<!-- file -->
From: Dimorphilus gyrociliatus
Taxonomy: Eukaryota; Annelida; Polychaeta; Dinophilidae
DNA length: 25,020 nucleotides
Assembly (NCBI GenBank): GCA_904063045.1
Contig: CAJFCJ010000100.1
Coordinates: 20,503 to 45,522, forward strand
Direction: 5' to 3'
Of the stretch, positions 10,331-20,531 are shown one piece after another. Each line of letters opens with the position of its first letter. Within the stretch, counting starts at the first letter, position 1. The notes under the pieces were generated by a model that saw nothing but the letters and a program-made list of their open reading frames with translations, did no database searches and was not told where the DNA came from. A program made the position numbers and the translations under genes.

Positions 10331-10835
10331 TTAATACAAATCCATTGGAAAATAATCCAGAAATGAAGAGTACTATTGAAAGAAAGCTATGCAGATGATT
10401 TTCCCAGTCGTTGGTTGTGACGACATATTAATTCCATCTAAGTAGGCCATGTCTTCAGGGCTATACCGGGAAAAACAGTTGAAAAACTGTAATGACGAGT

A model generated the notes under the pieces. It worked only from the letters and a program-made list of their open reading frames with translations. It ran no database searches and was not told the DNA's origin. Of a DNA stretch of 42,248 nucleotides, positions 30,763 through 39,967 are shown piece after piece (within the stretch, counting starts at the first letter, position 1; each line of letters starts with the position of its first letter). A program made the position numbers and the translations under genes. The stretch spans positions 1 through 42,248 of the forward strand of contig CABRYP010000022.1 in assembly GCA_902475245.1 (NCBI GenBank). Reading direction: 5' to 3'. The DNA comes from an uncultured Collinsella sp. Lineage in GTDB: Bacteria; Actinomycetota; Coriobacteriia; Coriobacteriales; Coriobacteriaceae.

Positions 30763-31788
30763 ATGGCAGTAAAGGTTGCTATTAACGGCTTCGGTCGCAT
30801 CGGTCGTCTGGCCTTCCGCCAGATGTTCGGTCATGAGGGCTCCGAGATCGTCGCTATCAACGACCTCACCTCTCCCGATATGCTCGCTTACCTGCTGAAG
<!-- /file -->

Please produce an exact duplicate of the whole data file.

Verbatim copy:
From: Dimorphilus gyrociliatus
Taxonomy: Eukaryota; Annelida; Polychaeta; Dinophilidae
DNA length: 25,020 nucleotides
Assembly (NCBI GenBank): GCA_904063045.1
Contig: CAJFCJ010000100.1
Coordinates: 20,503 to 45,522, forward strand
Direction: 5' to 3'
Of the stretch, positions 10,331-20,531 are shown one piece after another. Each line of letters opens with the position of its first letter. Within the stretch, counting starts at the first letter, position 1. The notes under the pieces were generated by a model that saw nothing but the letters and a program-made list of their open reading frames with translations, did no database searches and was not told where the DNA came from. A program made the position numbers and the translations under genes.

Positions 10331-10835
10331 TTAATACAAATCCATTGGAAAATAATCCAGAAATGAAGAGTACTATTGAAAGAAAGCTATGCAGATGATT
10401 TTCCCAGTCGTTGGTTGTGACGACATATTAATTCCATCTAAGTAGGCCATGTCTTCAGGGCTATACCGGGAAAAACAGTTGAAAAACTGTAATGACGAGT

A model generated the notes under the pieces. It worked only from the letters and a program-made list of their open reading frames with translations. It ran no database searches and was not told the DNA's origin. Of a DNA stretch of 42,248 nucleotides, positions 30,763 through 39,967 are shown piece after piece (within the stretch, counting starts at the first letter, position 1; each line of letters starts with the position of its first letter). A program made the position numbers and the translations under genes. The stretch spans positions 1 through 42,248 of the forward strand of contig CABRYP010000022.1 in assembly GCA_902475245.1 (NCBI GenBank). Reading direction: 5' to 3'. The DNA comes from an uncultured Collinsella sp. Lineage in GTDB: Bacteria; Actinomycetota; Coriobacteriia; Coriobacteriales; Coriobacteriaceae.

Positions 30763-31788
30763 ATGGCAGTAAAGGTTGCTATTAACGGCTTCGGTCGCAT
30801 CGGTCGTCTGGCCTTCCGCCAGATGTTCGGTCATGAGGGCTCCGAGATCGTCGCTATCAACGACCTCACCTCTCCCGATATGCTCGCTTACCTGCTGAAG